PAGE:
Multiple Sclerosis

Jazz Padgett

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Multiple Sclerosis, or MS, is a disease of the nervous system. MS occurs when the immune system attacks a material called myelin which protects nerves. Without myelin, the nerves can become damaged and lose their signal-sending ability. MS can cause muscle spasms, vision problems, problems with focus, bladder issues, and many other symptoms. The severity and variety of symptoms vary based on the person. For some, the disease can be debilitating, but for others, it can cause minor issues that are not very impactful on everyday life.

The first symptoms of MS usually appear between 20 and 40, and while it is not yet known exactly what causes MS, genetics can make a person more likely to get the disease. Other possible causes of MS are viral infections, smoking, and lack of vitamin D. Most people with MS have short bursts of symptoms called relapses which are followed by a slow recovery. Some do experience constant symptoms, but that is uncommon.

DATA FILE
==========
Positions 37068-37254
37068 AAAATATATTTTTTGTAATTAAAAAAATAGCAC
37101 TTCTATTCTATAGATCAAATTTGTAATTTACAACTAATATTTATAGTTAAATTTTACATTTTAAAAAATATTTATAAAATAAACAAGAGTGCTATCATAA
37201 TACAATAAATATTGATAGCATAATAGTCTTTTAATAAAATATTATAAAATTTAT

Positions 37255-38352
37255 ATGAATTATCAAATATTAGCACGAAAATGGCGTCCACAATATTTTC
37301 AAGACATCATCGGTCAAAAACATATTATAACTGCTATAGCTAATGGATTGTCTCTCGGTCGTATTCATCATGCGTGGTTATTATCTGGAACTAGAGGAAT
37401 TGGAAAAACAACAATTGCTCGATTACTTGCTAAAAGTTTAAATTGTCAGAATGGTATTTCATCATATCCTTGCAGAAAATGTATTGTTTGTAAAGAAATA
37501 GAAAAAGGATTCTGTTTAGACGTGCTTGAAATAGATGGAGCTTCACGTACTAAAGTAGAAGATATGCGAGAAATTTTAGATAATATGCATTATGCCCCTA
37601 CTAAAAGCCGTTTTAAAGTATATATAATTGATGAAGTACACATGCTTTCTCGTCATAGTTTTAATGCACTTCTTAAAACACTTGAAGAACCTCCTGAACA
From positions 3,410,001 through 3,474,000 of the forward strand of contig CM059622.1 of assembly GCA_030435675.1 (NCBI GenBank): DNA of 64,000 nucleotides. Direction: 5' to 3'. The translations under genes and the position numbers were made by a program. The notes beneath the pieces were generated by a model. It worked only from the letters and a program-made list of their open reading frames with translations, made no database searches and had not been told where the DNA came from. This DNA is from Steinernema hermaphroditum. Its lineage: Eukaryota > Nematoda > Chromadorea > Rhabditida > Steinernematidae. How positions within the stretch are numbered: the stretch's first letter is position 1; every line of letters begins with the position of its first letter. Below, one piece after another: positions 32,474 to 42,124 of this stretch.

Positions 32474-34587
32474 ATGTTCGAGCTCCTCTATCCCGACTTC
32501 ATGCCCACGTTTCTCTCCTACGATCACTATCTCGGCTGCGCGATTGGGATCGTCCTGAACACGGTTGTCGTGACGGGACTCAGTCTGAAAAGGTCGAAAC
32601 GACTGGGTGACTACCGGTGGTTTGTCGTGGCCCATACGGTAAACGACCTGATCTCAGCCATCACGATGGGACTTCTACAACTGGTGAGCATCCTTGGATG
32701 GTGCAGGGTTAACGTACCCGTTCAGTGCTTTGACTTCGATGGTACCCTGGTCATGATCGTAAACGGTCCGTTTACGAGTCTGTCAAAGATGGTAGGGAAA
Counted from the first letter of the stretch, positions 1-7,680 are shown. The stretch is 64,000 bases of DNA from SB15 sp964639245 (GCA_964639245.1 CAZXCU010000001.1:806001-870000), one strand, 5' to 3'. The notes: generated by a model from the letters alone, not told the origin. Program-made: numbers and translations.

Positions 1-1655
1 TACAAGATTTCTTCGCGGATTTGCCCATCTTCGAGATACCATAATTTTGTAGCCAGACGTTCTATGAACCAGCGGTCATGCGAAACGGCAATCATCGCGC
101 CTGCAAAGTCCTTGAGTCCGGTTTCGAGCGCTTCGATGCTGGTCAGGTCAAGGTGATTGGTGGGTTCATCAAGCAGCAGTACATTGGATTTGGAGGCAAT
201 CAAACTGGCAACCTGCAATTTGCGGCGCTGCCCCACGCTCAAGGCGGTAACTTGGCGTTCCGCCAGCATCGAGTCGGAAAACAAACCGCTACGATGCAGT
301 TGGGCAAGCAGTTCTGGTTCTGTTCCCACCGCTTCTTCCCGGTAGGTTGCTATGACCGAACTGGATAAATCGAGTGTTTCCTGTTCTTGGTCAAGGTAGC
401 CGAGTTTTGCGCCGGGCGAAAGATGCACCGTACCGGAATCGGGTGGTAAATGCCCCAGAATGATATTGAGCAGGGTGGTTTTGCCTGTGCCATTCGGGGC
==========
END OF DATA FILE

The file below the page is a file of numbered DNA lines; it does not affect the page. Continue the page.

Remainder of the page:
Diagnosing MS is very difficult as it displays many of the same symptoms as other diseases like Lyme disease and AIDS. Usually a blood test or an MRI are required to rule out other issues and confirm an MS diagnosis. MS is about as hard to treat as it is to diagnose and no cure currently exists.

There are few treatments available, but most of them are drugs that either slow the advancement of MS or help with nerve damage. Although these treatments don’t cure MS, they do help with the symptoms significantly.